The Challenge of Deciding When to Retire
Thursday, March 13, 2014
Charles Rotblut, CFA
AAII Journal Editor

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Sentiment Survey

This week’s AAII Sentiment Survey results:
  Bullish: 41.3%, up 0.8 points
  Neutral: 31.8%, down 1.0 points
  Bearish: 26.8%, up 0.2 points

Long-term averages:
  Bullish: 39.0%
  Neutral: 30.5%
  Bearish: 30.5%

Take the AAII Sentiment Survey »


One of the biggest decisions a person will make is when he or she will voluntarily retire. Though a great deal of emphasis has been made to encourage saving for retirement, arguably not enough emphasis has been placed on determining the “optimal” date for retirement or considering what one’s retirement lifestyle will be.

Two recent analyses looked at retirement date decisions and uncovered two different insights. The first, a poll by Gallup, found that finances play a significant role. The second, a study by the Michigan Retirement Research Center at the University of Michigan, said cognitive abilities play a role. Both considered different data and sought to answer different questions, which explains some of the difference between the conclusions.

Gallup surveyed over 85,000 working adults. The research firm found that nearly 50% of working baby boomers (those born between 1946 and 1964) do not plan to retire until at least age 66. One out of 10 predicted that they will never retire. Not surprisingly, those who strongly believe they have enough saved plan to retire earlier (age 66) than those who strongly believe they have not (age 73). Job satisfaction also played a small, but not significant, role in the desire to retire later rather than earlier.

The Michigan Retirement Research Center analyzed data from the American Life Panel (ALP). The ALP is run by RAND and the University of Southern California. It surveys more than 6,000 adults age 18 and older. These researchers found a link between cognitive scores and retirement expectations. Higher cognitive scores were associated with later projected retirement dates and more coherent retirement expectations. The Michigan researchers also found a correlation between longer expected longevity and postponing retirement.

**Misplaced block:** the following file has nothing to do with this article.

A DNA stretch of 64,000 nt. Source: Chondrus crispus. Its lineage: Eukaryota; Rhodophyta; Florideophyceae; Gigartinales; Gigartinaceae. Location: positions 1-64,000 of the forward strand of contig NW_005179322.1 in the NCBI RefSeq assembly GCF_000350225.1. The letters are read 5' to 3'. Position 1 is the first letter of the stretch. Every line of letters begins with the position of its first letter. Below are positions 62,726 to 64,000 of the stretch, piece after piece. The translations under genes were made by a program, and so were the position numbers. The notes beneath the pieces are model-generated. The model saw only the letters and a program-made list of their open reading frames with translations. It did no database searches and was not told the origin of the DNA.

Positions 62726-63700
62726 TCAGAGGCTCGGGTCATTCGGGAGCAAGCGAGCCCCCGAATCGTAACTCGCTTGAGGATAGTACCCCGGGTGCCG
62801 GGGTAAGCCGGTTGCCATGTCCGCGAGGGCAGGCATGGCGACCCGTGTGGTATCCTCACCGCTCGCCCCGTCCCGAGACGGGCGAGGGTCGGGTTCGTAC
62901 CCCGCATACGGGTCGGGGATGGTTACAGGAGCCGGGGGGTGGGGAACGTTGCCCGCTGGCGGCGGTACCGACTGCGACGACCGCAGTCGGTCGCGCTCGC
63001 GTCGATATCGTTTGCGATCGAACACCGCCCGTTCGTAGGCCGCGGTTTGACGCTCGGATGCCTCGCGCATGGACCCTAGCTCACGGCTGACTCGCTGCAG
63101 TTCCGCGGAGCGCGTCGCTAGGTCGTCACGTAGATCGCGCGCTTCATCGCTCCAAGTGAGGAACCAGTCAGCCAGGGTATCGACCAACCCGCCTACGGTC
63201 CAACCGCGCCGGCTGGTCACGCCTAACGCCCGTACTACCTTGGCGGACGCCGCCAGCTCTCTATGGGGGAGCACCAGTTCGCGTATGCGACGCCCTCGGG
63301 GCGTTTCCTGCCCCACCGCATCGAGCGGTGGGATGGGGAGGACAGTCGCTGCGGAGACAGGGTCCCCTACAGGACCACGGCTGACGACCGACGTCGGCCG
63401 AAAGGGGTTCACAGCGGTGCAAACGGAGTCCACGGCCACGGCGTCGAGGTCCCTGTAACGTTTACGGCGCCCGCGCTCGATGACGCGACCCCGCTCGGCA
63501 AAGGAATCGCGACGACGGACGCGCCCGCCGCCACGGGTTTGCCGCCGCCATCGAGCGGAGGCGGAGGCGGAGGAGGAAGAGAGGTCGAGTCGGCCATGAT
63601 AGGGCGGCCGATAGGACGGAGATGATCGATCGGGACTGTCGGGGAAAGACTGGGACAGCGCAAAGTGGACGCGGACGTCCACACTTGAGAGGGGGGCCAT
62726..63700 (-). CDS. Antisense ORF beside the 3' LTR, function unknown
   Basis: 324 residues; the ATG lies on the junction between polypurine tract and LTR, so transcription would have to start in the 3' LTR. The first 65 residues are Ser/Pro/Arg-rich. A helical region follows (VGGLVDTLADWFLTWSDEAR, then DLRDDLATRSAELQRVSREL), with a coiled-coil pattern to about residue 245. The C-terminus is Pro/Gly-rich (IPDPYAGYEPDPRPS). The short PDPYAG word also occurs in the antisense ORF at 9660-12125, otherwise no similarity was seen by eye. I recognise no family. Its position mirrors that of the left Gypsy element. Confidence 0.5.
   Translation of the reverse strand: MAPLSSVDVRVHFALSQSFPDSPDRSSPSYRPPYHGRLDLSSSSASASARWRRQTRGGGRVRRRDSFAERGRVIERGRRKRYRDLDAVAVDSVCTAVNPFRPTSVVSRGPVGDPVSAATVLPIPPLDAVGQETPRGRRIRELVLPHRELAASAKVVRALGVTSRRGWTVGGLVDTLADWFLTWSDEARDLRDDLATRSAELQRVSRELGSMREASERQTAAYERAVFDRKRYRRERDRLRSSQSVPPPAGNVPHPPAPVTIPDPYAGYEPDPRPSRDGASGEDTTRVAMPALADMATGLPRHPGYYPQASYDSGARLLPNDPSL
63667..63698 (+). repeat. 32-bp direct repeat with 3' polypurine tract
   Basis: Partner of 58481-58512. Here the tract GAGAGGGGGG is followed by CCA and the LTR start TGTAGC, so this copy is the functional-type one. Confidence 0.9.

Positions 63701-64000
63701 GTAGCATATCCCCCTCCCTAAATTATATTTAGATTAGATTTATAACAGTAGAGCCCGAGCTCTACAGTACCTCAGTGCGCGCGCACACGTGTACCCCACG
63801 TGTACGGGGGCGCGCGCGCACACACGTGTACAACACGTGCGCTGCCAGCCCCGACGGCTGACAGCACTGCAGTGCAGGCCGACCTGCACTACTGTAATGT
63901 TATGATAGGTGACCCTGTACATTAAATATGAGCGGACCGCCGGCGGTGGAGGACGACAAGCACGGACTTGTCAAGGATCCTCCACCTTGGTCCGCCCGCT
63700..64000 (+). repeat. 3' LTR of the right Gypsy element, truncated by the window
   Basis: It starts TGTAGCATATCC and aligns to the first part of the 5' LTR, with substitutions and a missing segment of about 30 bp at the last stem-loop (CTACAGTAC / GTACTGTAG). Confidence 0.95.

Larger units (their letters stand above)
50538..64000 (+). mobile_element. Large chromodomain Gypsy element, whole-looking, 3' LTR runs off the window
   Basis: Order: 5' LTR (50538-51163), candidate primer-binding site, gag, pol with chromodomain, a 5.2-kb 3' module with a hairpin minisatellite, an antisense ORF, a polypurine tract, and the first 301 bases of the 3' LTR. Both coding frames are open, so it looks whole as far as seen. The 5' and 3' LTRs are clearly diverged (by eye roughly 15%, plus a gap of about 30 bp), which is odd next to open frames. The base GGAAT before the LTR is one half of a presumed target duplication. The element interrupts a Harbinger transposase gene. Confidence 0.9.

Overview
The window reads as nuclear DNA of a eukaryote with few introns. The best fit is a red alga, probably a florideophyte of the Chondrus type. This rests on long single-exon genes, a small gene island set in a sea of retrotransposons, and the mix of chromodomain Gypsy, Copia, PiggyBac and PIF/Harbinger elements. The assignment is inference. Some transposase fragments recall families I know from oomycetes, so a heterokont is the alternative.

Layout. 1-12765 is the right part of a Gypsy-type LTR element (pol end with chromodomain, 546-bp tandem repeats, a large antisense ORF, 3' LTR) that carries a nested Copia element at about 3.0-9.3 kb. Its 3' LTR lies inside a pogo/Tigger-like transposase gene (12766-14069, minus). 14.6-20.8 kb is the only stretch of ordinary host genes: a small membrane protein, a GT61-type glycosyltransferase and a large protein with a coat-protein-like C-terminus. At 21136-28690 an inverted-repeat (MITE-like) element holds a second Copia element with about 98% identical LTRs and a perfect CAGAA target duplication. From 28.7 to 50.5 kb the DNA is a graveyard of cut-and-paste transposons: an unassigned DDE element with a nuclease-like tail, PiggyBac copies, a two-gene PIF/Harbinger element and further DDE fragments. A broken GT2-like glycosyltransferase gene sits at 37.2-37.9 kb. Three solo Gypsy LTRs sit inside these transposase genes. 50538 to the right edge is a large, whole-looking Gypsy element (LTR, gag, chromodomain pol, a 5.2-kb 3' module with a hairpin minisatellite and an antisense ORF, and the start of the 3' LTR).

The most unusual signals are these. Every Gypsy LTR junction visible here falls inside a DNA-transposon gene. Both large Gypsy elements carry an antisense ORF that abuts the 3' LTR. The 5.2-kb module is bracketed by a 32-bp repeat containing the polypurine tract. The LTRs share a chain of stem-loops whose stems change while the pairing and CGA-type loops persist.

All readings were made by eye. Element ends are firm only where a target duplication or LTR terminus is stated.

The Michigan Retirement Research Center said expectations about Social Security reform also had some influence. Those who expect benefits to be reduced in the future intend to retire later, not earlier. The researchers theorized that “the uncertainty about Social Security may lead individuals to anticipate working longer to compensate for the reduction in the generosity of the benefits.”

One common link between these studies may be the presence of planning. Those who planned for retirement appear to be better prepared for the event. Those who have not report difficulty imagining what retirement will be like or view it as a goal that remains elusive and distant.

What is not apparent in either analysis is how much thought people gave to actually envisioning their retirement expenses and lifestyle. A report by S. Katherine Roy, the chief retirement specialist at J.P. Morgan, found that spending peaks at age 45 and then declines by 43% by age 75. Furthermore, today’s younger retirees (ages 65 to 74) are more likely to have a mortgage (40% in 2010 versus 22% in 1989). Roy’s analysis is notable because she based it on data from 1.5 million households with mortgage, debit and credit card relationships with Chase.

The challenge for those who are nearing retirement or who have recently retired is balancing the reality of what their retirement lifestyle will actually be versus what they expect it to be. Actual financial needs could differ significantly from projections (either less or more). The level and type of activity may also differ considerably (working versus not working, traveling versus staying at home, etc.) Health care is a wildcard expense whose amount and timing often cannot be predicted.

There is no easy solution to this challenge, but relying on a few basic guidelines can help. Save as much as possible before retirement. If there is a reasonable expectation of living past age 80 for you or your spouse, try to avoid claiming Social Security benefits before age 70. Use an inflation-adjusted 4% withdrawal rate from your savings as your baseline for budgeting. Give a lot of consideration to how you intend to keep yourself occupied during retirement. Most importantly, be flexible with your financial plans. Newer research, including a Vanguard study scheduled for the April AAII Journal, suggests using range of withdrawal rates rather than a fixed withdrawal rate (e.g, 4% of savings).